Money

Protect Yourself as the Economy Slows and We Brace for Earnings Season

The market closed last Friday with two of the three major indices — the S&P 500 and the Nasdaq Composite Index — in the red.

For the week, all three were down, with the Nasdaq Composite Index falling the most at 2.9%. Closing out the week, on a year-to-date basis, all three were also in the red, with the Nasdaq down modestly and 6-8.5% drops for the S&P 500 and Dow Jones Industrial Average.

Those latter two indices were hit by Caterpillar (CAT) shares, which fell from Wednesday’s closing price of $70.20 to finish the week at $64.98 following the news that the machinery company cut its outlook for 2015 and 2016… plus its announcement of a fresh round of layoffs.

Caterpillar wasn’t the only company to cut its outlook last week. M-chip company Taiwan Semiconductor (TSM) pre-announced a shortfall for its coming December quarter. Even though the company bumped up its 3Q 2015 sales outlook to NT$211 billion-NT$213 billion, up modestly from the NT$210 billion it forecasted in July, it cut its 4Q 2015 sales outlook to NT$198 billion-NT$204 billion from NT$213 billion.

This marks the chip giant’s first quarterly sales drop in four years. It also points not only to continued weakness in the personal computer market — sorry Intel (INTC) -– but sluggishness in the tablet market. I guess those Microsoft (MSFT) Surface tablets just aren’t flying off the shelves. However, we know Apple (AAPL) is looking to jumpstart things with the iPad Pro. We also face slowing growth in the smartphone market.

Even though we knew it was bound to happen at some point, swallowing that pill as it hits is never easy.

On Friday, Swift Transportation (SWFT), one of the largest U.S. trucking companies, slashed its profit forecast for 2015. Amid contract changes, the company also shared that it struggled with delayed deliveries of new trucks.

Swift also warned that earnings would miss forecasts for the third and fourth quarters. The company sees 30 cents to 33 cents in third-quarter profit per share — below the 43-cent street estimate — as well as 48 cents to 54 cents in fourth-quarter per-share earnings, lower than the 59 cents analysts predict. This follows the announcement from FedEx (FDX) just a few short weeks ago that it not only missed its latest quarterly earnings expectations, but the package-delivery giant also lowered its fiscal year outlook.

Taken together, these two announcements sure read like rear-view confirmation on the Paccar (PCAR) put options that I recommended to subscribers of my PowerOptions Trader service this past summer. Puts — as well as inverse exchange-traded funds (ETFs) — are great ways to hedge against uncertain times. There’s also another strategy I use to help produce subscriber gains… something I call the “forgotten indicator.” You can read more on this strategy — and get a look at my next series of picks — by following this link. Now as you know, today marks the end of the September quarter, and in a few short days we’ll be entering the quarterly gauntlet that is earnings season. Given the global economic data we’ve been getting over the last few months and what we’ll likely get this week, the odds are high that these are not the only three companies that will be cutting expectations for the coming months.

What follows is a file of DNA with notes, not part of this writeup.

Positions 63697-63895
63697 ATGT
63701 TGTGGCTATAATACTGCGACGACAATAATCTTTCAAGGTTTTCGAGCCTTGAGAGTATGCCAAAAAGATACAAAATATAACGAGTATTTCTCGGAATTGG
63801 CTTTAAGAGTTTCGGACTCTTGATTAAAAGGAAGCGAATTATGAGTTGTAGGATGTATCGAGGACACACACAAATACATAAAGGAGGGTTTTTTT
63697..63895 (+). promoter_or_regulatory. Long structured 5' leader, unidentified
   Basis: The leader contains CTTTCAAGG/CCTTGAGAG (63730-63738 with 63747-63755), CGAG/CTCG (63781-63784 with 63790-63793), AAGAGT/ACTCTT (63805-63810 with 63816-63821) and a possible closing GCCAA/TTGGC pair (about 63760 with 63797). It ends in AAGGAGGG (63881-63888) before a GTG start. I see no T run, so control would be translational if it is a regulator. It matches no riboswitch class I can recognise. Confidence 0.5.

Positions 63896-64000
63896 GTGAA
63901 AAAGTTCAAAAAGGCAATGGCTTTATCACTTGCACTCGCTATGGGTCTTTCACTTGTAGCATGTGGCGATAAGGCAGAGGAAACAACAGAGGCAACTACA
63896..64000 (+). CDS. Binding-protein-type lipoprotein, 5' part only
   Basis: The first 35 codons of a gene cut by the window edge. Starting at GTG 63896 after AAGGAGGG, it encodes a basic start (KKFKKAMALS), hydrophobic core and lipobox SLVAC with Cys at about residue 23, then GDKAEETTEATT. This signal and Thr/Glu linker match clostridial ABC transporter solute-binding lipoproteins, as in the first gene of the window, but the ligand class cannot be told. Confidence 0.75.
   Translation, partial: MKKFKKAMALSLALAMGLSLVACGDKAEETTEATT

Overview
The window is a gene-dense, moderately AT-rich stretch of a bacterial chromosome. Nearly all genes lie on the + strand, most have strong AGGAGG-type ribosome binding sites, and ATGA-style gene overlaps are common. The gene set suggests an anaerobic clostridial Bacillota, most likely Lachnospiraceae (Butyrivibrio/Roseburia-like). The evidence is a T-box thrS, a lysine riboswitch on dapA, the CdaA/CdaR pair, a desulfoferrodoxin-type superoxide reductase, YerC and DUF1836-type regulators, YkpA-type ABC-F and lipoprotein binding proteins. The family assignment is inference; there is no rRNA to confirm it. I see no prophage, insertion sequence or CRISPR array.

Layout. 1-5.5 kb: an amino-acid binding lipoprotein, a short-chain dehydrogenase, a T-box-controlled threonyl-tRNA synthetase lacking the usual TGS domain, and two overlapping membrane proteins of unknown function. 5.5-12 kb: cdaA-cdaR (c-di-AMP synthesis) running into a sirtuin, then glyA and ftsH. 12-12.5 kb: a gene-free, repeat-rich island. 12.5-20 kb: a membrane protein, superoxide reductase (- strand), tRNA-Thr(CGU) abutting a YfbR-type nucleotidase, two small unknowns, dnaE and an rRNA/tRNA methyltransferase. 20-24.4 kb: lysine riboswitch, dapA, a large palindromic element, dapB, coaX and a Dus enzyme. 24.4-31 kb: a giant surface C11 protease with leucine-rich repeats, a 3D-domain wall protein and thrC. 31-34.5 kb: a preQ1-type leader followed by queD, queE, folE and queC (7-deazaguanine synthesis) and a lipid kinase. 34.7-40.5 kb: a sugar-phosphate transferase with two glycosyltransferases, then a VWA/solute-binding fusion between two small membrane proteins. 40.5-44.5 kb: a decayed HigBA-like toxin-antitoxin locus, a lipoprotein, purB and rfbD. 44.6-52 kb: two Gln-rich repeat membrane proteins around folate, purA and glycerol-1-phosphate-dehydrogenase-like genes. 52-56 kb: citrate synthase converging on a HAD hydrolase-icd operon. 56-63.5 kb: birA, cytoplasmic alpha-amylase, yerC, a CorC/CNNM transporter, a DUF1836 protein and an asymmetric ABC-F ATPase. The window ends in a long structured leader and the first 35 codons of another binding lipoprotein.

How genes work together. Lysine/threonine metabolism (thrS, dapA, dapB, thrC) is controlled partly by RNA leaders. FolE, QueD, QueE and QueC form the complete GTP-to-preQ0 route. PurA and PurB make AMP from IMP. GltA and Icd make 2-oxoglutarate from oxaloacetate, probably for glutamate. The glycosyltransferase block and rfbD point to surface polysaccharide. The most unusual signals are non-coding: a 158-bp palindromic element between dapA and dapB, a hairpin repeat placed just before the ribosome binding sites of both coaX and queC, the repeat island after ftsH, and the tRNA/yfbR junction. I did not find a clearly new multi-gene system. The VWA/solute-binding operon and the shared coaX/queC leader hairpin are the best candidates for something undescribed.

As we get ready to march into that coming earnings onslaught, let’s step back and take a look at what is expected for the S&P 500 group of companies. On a per-share basis, estimated earnings for the third quarter are now expected to fall 4.4%, which is a full 1% lower than at the start of the September quarter. Turning to the revenue line for those 500 companies, the estimated sales decline for 3Q 2015 is -2.9%, which is also higher than the estimated year-over-year revenue decline of -2.5% at the start of the quarter.

Now here’s the bad news.

Those figures were tabulated before we started to get our first look at how the global economy fared in September. What have we learned? China continued to contract in September, the euro zone was flat month over month and the U.S. economy continued to slow. Buried in the flash September US PMI report, order activity continued to slow as companies contend with year-over-year strength in the U.S. dollar. “Weaker overall new order growth and heightened uncertainty regarding the global economic outlook encouraged inventory streamlining and more cautious job hiring across the manufacturing sector in September.”

That simply adds to the string of missed regional Fed manufacturing reports we’ve gotten over the last few weeks.

Buckle up my friends, this is going to be a bumpy ride. Take my advice and look into puts, inverse exchange-traded funds (ETFs) and other strategies that can help you capitalize on what lies ahead.

In case you missed it, I encourage you to read my e-letter column from last week about how to examine the revenue side of a potential investment. I also invite you to comment in the space provided below my Eagle Daily Investor commentary.

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